Friday, June 25, 2010

Afghan Mineral Resources For Regional Development.

There is nothing new about mineral deposits of Afghanistan, which have been quoted at valuing 1 trillion US dollars. A wide variety of mineral deposits have been earlier studied and explained by British geological Survey and later by the Soviet geologists in 1970s and onwards. The US Geological Survey published a report as recent as 2007. The recent announcements by US officials are not the result of any sudden discovery.
These resources can be a double-edged sword; it can cause further conflict, dissension, corruption and exploitation in Afghanistan or can be used for local development and employment generation. The track record of mining companies is not very good, as is exemplified by poor mineral producing countries in Africa, Asia and Latin America. Meager royalties, environmental degradation, forced ejection of local population etc has been a familiar story. A royalty of 20% on sales and that too bungled and under-declared would not fetch a lot of revenue to Afghanistan. However if the minerals are processed locally, there is a possibility of building and developing some level of industrializations and employment generation that could elevate the standard of living of the people of Afghanistan.
Pakistan and Afghanistan can jointly benefit from these resources as I have elaborated in my recent book Pakistan Development Challenges: federalism, security and governance. I reproduce the following excerpt from the book:

Afghan –Pakistan joint investments in mineral sector in bordering areas

The need for a harmonious relationship and economic cooperation between Afghanistan has perhaps been finally acknowledged, and talks are going on in this respect between the two countries with some sense of earnestness. While discussing such possibilities, there is a need to identify projects and investments for border areas between Afghanistan and Pakistan along FATA and NWFP.

Mineral resources are one area, where a joint approach can be adopted for Afghan-Pakistan border areas. Afghanistan is land locked; hence the mineral exports prospects are very limited, except to meet the Pakistan market demand. Afghanistan has significant mineral resources, while oil and gas resources are only at a speculative stage. There are large proven deposits of good quality ores of Iron, Copper etc. Rare earths (Lithium, Tantalum) have also been reported. Recently Chinese have won a contract worth more than 3 billion US$ for exploitation of Aynak copper deposits, which are reported larger than Rekodeq. Work is preceding ahead smoothly, under strong US support and encouragement, amusingly even security support also.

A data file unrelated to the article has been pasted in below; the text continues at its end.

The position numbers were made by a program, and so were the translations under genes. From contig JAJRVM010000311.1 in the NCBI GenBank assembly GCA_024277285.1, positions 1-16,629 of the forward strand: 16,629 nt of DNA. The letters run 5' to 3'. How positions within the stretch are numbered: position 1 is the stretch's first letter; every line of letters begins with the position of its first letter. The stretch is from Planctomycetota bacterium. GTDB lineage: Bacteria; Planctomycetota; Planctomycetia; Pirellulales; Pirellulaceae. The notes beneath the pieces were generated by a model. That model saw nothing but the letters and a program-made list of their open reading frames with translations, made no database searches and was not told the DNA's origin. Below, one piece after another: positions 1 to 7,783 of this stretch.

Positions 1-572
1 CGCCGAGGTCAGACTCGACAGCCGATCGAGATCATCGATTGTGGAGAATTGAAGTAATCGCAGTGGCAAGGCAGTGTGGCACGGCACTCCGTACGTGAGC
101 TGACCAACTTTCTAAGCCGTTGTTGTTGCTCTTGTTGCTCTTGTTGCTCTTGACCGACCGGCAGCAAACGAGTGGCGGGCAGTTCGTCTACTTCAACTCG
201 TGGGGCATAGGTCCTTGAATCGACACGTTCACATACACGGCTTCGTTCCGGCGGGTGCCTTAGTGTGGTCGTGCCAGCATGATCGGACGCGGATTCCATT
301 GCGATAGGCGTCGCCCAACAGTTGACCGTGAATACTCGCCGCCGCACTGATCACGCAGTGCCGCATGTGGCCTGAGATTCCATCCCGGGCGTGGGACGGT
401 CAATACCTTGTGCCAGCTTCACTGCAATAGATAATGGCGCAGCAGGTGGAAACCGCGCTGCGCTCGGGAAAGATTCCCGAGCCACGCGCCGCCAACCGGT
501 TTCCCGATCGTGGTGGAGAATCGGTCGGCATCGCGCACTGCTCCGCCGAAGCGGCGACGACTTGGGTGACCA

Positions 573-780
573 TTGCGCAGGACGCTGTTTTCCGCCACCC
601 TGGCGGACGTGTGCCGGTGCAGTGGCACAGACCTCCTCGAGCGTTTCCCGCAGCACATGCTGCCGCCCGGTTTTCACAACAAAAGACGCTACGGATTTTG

Soviet Union, UK and the US have provided considerable technical assistance, in their respective periods towards exploring and proving mineral deposits. Today the website of Afghan Geological Survey (AGS) is much more impressive, informative and purposeful than of our related institutions e.g. Geological Survey of Pakistan (GSP) and board of investment (BOI). The officials of these two Pakistani organizations are strongly urged to visit AGS sight and see for themselves. The policy framework in terms of a new mining law has also been reorganized on new footings. However, in our land of the pure (Pakistan) there is the familiar “One step forward and two backward “process goes on. The Rekodeq project involving Copper and Gold mining has reportedly run into snags again. Pakistan side wants to renegotiate it and has threatened to cancel the contract to protect National Interest. What is National Interest is usually a very vague and slippery, but convenient term. It may serve a variety of purposes and have all kinds of meanings and connotations attached to it.